More of our computing lives are shifting to “the cloud” — organizations are seeing some costs savings, users are seeing more convenience, collaboration, and mobility advantages. But the shift may not be for everyone, yet. For instance, folks who are trying to do statistics using cloud-based spreadsheets — Google Docs, Excel Web App, Zoho Sheet were examined and all were found somewhat lacking, at least according to one study.
In a paper published in The Journal of Statistical Software, the authors ran a series of tests on the more popular cloud spreadsheets, and concluded they “cannot currently be trusted to perform statistical operations with accuracy.” This isn’t entirely surprising, since most traditional spreadsheets also have issues with these same tests.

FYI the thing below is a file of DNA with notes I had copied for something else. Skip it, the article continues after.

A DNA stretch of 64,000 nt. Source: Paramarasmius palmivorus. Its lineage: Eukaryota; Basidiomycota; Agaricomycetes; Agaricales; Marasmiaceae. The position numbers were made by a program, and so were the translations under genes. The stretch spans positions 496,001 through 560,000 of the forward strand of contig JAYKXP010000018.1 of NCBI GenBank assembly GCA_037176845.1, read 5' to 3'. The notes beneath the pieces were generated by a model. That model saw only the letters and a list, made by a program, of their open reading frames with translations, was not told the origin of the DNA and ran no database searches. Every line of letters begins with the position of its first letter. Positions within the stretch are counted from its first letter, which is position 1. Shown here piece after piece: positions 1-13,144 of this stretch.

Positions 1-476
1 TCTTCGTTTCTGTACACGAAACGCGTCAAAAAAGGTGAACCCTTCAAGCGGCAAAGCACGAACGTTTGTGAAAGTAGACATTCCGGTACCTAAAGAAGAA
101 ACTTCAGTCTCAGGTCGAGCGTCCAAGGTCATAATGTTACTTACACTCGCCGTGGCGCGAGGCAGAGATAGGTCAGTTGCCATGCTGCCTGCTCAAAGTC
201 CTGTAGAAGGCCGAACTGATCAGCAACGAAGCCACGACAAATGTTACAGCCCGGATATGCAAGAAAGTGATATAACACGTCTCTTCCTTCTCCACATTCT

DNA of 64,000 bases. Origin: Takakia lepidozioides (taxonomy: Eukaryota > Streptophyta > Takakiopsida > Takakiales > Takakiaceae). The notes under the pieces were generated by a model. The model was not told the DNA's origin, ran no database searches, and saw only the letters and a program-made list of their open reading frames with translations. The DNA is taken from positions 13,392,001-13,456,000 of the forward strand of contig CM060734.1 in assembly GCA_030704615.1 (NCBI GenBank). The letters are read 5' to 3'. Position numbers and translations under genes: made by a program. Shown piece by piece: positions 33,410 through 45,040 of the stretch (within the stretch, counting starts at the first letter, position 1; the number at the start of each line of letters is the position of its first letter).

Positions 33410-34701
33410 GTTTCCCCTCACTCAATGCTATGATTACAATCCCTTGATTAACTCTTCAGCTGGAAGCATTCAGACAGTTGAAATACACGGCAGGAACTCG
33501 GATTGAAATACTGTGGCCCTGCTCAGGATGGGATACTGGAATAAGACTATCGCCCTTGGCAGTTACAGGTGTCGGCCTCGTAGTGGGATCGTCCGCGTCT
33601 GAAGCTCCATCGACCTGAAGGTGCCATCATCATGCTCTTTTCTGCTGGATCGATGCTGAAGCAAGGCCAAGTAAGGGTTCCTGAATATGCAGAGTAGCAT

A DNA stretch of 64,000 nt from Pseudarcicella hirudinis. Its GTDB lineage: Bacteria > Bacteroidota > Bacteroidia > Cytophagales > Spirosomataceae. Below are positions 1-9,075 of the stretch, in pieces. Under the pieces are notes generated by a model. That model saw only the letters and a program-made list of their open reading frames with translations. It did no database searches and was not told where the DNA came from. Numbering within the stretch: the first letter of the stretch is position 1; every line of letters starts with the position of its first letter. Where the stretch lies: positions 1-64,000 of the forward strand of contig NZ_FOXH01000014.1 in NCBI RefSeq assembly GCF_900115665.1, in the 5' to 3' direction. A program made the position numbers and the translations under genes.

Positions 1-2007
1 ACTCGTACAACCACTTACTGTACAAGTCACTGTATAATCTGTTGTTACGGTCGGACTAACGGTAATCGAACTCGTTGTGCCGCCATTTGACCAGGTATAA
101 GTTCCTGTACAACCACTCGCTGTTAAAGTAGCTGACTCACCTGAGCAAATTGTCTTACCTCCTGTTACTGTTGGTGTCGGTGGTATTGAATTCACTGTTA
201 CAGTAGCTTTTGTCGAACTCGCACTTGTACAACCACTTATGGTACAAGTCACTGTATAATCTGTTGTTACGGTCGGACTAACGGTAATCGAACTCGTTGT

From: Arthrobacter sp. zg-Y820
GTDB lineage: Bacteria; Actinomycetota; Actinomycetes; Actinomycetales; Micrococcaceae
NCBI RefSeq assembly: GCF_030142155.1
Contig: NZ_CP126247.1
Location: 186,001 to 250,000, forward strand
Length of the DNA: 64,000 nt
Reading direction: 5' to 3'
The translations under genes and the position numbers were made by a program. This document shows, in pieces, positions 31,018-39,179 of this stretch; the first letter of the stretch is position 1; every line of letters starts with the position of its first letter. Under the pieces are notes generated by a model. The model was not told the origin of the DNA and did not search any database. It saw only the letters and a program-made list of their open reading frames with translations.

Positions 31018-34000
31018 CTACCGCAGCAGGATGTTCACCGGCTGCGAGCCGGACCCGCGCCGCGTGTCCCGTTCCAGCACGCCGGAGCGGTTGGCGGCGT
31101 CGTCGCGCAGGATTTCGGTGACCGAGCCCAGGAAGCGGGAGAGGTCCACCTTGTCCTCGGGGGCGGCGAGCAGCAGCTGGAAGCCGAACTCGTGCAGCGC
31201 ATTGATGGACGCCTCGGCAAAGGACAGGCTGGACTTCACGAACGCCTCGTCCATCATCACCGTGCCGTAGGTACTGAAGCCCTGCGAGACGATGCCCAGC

What really caught my eye was some issues underlying the trust of the calculated results, since “the developers do not provide sufficient information regarding the software and the hardware, which can change at any time without notice. Indeed, rerunning the tests after several months we obtained different and sometimes worsened results.” For the cloud software, version changes often lack sufficient details, version numbering (to be able to replicate or verify results) is missing or insufficient, and the change process (updates and upgrades) itself is opaque to the users.
tl;dnr: Cloud spreadsheets are fine for things with only a few decimal places, not good for things that need many decimal places with accuracy.